In some old buildings, the ceilings are so high that apartment owners are able to build in a loft. If you don’t want to go to that much trouble or expense, you can buy a loft bed from Ikea, which leaves a nice workspace underneath. I’ve been tempted by those, but I’m scared of heights, I get up a lot at night, and getting sheets onto such a bed looks like a hassle.

Bunkbeds and loft beds are quite common for kids’ rooms, often built into closet/desk/bed units called camerette (little rooms). A cameretta a ponte (“with a bridge”) has part of the closet built over the bed. There are entire furniture stores devoted to camerette in every conceivable style, some of them the kind of fun furniture kids dream about, with playspace under the bed, a miniature staircase going up to a loft bed (the steps lift up to provide storage space) and/or a slide for disembunking.

  • also see: Housing: How Italians Live
  • Housing: How Italians Live

    During my July trip to the US, I stayed with friends in different cities and types of homes, giving me fodder for reflection on differences in customs, styles, and expectations for housing in the US and Italy. As I have mentioned before, renting an unfurnished apartment in Italy means completely unfurnished, so for our new Read More…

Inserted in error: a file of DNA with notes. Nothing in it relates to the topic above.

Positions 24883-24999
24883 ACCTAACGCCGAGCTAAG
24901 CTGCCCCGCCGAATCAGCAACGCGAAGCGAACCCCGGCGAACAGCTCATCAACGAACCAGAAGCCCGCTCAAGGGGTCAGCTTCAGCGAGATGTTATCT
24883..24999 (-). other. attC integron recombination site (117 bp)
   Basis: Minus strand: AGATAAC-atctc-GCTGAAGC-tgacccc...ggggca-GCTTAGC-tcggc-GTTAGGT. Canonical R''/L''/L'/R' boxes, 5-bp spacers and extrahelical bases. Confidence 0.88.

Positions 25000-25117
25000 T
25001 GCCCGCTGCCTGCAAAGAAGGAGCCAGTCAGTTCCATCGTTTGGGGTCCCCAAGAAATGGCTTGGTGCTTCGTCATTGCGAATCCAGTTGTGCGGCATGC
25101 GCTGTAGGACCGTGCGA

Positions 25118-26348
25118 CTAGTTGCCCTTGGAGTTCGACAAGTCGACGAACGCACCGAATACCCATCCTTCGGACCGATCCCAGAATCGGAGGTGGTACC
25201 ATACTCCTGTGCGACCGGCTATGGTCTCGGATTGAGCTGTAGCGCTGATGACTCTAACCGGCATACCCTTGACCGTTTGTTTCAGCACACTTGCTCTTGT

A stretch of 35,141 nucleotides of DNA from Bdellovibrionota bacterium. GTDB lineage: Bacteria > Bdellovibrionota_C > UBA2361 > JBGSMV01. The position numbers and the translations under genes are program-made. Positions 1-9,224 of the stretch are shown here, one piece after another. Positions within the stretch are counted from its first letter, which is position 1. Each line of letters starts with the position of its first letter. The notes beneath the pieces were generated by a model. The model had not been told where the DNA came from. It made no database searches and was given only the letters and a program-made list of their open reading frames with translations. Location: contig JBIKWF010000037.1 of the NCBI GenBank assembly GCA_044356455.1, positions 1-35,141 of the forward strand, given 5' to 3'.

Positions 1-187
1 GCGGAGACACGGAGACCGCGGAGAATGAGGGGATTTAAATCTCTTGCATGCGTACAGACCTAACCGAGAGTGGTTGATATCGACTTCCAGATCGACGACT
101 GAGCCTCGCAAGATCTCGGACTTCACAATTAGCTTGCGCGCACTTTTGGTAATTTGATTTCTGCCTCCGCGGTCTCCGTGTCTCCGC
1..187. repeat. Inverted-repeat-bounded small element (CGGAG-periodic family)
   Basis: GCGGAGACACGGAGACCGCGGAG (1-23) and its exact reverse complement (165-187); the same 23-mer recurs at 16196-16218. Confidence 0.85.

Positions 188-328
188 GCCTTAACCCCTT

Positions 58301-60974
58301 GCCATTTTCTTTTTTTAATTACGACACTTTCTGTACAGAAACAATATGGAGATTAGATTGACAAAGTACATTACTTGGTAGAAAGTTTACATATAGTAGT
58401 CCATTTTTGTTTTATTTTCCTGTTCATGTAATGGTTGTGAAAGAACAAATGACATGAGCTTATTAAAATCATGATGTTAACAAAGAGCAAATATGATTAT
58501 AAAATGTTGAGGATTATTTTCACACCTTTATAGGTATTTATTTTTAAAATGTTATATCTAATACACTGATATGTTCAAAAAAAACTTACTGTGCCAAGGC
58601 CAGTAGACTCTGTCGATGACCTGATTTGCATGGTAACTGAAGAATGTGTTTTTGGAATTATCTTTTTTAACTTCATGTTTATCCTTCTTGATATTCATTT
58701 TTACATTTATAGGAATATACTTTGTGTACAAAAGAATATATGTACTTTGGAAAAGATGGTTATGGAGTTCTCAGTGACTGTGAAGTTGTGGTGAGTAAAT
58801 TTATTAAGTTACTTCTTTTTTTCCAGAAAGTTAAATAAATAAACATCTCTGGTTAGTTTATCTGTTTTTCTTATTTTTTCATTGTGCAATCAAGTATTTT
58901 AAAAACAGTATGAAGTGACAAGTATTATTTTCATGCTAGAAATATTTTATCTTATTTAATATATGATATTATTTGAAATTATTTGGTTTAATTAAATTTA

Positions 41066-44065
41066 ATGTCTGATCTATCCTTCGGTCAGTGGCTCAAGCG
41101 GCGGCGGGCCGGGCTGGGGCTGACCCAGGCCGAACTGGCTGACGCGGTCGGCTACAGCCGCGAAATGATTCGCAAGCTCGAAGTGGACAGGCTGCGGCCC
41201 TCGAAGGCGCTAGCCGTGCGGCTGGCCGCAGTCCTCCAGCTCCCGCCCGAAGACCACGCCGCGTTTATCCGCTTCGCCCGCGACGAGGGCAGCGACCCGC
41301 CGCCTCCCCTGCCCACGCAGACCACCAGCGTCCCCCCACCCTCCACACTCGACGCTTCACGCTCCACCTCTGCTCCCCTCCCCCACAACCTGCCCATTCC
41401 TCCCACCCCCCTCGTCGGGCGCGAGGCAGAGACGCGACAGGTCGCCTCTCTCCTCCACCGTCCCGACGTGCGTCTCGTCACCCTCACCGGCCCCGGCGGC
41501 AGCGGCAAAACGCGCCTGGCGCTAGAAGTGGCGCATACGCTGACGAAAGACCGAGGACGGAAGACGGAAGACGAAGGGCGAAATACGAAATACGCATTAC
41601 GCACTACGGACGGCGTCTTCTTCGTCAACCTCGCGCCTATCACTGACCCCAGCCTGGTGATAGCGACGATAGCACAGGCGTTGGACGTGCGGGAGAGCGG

During my July trip to the US, I stayed with friends in different cities and types of homes, giving me fodder for reflection on differences in customs, styles, and expectations for housing in the US and Italy.

    As I have mentioned before, renting an unfurnished apartment in Italy means completely unfurnished, so for our new home in Lecco we’ve had to put in a kitchen (including the sink) and all the appliances. (A friend here told me that she once looked at a place to rent which didn’t even have toilets!)

    Appliances are different here. Refrigerators are smaller. Traditionally, Italian mammas shop for fresh food daily, so don’t need as much storage space for perishables, although the trend nowadays is to less-frequent visits to larger supermarkets, which leads to larger fridges.

    In Italy, almost everyone has a (clothes) washing machine in their home, often installed in the kitchen or a bathroom (our second bathroom has a special washer-sized alcove, with pipes). In the US you’ll find shared, coin-operated machines in the basements of some apartment/condo buildings, but I’ve never seen this in Italy. Coin-operated storefront laundromats are a recent phenomenon here, and probably exist only in the big cities.